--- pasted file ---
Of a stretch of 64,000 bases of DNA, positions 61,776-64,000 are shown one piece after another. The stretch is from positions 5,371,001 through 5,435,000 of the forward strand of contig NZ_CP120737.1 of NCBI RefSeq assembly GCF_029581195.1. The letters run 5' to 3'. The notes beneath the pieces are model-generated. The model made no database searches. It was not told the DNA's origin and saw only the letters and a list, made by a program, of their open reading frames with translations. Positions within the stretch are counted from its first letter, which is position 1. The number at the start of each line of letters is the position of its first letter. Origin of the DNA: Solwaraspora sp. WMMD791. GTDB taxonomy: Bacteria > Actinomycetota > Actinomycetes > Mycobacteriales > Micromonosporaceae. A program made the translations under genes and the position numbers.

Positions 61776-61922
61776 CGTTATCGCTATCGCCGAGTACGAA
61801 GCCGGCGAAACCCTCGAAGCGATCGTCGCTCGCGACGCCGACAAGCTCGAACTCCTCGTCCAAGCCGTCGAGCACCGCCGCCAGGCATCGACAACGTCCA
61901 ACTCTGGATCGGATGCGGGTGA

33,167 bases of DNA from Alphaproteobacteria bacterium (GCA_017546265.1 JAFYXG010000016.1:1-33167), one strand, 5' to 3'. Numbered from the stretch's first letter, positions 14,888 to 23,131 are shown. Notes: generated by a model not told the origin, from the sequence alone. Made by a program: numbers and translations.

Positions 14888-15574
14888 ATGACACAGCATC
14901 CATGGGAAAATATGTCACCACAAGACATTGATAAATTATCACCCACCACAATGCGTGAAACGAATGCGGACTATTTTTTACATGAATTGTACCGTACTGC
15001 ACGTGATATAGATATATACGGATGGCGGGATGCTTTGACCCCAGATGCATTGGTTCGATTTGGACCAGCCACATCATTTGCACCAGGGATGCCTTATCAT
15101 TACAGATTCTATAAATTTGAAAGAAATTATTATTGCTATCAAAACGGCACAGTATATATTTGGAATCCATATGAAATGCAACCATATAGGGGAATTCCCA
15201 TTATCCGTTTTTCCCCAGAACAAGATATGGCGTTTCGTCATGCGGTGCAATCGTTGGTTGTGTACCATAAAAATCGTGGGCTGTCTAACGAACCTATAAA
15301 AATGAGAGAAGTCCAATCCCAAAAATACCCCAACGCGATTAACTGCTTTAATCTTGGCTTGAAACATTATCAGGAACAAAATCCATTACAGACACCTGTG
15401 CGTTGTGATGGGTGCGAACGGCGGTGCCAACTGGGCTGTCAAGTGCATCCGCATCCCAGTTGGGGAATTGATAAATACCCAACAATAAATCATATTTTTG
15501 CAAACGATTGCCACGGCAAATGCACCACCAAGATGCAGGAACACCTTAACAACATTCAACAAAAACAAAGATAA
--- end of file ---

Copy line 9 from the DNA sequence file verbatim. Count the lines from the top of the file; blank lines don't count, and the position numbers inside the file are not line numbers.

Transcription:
14901 CATGGGAAAATATGTCACCACAAGACATTGATAAATTATCACCCACCACAATGCGTGAAACGAATGCGGACTATTTTTTACATGAATTGTACCGTACTGC